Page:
Fire Extent and Severity

A fire rages across the tundra near the Baird Mountains.
Boggy tundra is a cold, wet environment which allows layers of peat to build up in the soil. Even though it's damp, it can dry out enough to be good fuel for lightning-caused wildfires. This fire was in 2013 in Kobuk Valley National Park.

Current and future climatic changes will impact the occurrence, extent, and severity of fires in the Arctic Network and will have cascading effects on other ecosystem processes. Fire can exert strong landscape-scale effects on vegetation composition and distribution, permafrost dynamics, nutrient cycling, carbon gain or loss, and primary productivity. Wildland fire is one of the largest natural disturbance processes in the boreal and tundra ecosystems of Arctic parklands. In the past 50 years, over 1 million acres have burned in these parks. Fire influences not only vegetation succession and distribution, but also wildlife habitat, soils (e.g., permafrost and nutrient cycling), hydrology, water quality, and air quality. In addition, the natural fire regime (fire frequency, fire extent, and severity) and secondary fire effects are likely to respond to local and global climate changes.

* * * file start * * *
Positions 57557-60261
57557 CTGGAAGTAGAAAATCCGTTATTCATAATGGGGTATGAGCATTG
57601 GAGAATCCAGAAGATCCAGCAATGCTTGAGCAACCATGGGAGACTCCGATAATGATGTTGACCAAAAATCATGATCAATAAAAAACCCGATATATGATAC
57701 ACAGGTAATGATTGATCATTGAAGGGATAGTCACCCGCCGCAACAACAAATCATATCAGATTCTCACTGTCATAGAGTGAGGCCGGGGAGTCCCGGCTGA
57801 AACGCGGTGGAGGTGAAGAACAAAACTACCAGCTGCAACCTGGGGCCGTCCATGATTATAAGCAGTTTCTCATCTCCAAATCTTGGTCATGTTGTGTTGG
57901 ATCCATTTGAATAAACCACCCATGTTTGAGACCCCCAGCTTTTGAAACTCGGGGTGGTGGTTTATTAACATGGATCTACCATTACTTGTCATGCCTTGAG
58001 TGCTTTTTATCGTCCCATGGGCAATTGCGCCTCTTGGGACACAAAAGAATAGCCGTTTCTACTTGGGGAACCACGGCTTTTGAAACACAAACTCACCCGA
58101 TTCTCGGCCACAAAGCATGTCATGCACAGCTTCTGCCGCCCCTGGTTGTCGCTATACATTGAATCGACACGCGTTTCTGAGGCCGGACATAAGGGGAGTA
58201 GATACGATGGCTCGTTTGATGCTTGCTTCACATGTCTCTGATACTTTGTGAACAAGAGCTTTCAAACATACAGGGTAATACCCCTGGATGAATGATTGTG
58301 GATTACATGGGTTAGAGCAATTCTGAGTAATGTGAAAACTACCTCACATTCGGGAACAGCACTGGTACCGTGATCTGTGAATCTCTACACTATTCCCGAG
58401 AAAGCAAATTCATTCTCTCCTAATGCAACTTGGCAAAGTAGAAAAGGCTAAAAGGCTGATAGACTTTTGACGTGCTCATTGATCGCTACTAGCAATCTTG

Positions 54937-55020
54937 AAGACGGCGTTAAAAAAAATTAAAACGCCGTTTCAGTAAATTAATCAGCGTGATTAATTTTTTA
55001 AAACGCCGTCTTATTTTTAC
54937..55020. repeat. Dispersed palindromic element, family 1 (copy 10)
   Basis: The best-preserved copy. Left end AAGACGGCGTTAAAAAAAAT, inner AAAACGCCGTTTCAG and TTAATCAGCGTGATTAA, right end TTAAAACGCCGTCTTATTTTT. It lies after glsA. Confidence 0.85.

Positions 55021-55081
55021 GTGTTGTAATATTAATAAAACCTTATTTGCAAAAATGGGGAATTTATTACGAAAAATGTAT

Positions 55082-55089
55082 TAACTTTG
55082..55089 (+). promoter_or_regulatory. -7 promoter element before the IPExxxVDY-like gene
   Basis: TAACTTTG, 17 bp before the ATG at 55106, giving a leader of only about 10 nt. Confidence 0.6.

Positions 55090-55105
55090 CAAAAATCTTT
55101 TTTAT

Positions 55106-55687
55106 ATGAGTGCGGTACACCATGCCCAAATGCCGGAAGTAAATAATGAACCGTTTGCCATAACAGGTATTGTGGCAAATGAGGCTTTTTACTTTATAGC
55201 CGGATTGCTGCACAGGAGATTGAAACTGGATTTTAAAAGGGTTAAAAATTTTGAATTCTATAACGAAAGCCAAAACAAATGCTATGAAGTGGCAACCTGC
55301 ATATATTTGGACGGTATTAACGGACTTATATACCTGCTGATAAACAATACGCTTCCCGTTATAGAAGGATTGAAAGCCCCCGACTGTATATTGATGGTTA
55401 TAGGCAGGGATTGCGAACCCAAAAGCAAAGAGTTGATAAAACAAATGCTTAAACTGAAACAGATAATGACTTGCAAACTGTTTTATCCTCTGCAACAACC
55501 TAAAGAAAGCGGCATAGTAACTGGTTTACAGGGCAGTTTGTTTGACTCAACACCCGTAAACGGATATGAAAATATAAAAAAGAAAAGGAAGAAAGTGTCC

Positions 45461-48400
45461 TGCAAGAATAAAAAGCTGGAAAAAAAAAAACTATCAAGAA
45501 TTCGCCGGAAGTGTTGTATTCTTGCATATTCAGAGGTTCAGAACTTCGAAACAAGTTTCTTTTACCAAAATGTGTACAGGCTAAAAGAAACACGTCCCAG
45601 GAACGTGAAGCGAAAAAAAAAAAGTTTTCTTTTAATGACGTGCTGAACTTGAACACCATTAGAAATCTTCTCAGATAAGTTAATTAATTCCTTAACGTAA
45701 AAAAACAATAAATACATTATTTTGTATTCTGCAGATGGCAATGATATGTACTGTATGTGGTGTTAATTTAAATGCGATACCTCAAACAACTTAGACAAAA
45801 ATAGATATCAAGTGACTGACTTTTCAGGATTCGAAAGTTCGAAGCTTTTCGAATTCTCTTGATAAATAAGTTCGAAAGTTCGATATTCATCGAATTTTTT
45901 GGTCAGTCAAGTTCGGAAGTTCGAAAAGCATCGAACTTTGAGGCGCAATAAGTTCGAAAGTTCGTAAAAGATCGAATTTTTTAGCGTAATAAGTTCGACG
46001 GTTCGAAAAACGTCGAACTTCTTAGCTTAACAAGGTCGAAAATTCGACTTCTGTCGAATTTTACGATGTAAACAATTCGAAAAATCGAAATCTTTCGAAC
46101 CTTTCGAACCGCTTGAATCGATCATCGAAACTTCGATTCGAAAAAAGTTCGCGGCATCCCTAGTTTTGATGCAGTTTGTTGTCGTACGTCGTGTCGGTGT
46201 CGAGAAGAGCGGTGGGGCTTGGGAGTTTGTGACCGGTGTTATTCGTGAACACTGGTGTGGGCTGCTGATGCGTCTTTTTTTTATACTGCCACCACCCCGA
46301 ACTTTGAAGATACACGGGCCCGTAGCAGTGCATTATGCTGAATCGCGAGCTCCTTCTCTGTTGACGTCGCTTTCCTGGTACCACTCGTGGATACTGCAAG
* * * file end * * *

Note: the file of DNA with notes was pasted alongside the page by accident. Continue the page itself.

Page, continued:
We monitor fire parameters (such as the number of fires, fire extent, and burn severity) across all Arctic parklands to detect:

  • Long-term changes in frequency, extent, and severity.
  • Long-term effects of fire on vegetation.

Contact: Jennifer Barnes

scientists document burn severity in a burnt black spruce forest
Scientists document vegetation and burn severity in a recently burnt black spruce forest.

Seth Adams

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    Last updated: January 29, 2021